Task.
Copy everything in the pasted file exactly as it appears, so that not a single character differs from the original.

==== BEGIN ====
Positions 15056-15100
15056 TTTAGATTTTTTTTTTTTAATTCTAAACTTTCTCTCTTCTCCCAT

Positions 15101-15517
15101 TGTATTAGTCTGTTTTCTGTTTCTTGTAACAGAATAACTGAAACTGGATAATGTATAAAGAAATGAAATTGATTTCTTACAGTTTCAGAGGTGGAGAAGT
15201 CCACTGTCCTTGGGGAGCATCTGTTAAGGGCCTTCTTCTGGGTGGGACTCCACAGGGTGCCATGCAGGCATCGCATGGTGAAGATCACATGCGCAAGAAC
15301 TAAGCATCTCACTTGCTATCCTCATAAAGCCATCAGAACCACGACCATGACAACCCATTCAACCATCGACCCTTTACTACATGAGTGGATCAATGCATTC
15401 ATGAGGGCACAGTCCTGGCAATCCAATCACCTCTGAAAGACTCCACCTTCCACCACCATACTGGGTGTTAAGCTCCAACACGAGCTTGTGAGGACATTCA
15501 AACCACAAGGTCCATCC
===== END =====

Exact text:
Positions 15056-15100
15056 TTTAGATTTTTTTTTTTTAATTCTAAACTTTCTCTCTTCTCCCAT

Positions 15101-15517
15101 TGTATTAGTCTGTTTTCTGTTTCTTGTAACAGAATAACTGAAACTGGATAATGTATAAAGAAATGAAATTGATTTCTTACAGTTTCAGAGGTGGAGAAGT
15201 CCACTGTCCTTGGGGAGCATCTGTTAAGGGCCTTCTTCTGGGTGGGACTCCACAGGGTGCCATGCAGGCATCGCATGGTGAAGATCACATGCGCAAGAAC
15301 TAAGCATCTCACTTGCTATCCTCATAAAGCCATCAGAACCACGACCATGACAACCCATTCAACCATCGACCCTTTACTACATGAGTGGATCAATGCATTC
15401 ATGAGGGCACAGTCCTGGCAATCCAATCACCTCTGAAAGACTCCACCTTCCACCACCATACTGGGTGTTAAGCTCCAACACGAGCTTGTGAGGACATTCA
15501 AACCACAAGGTCCATCC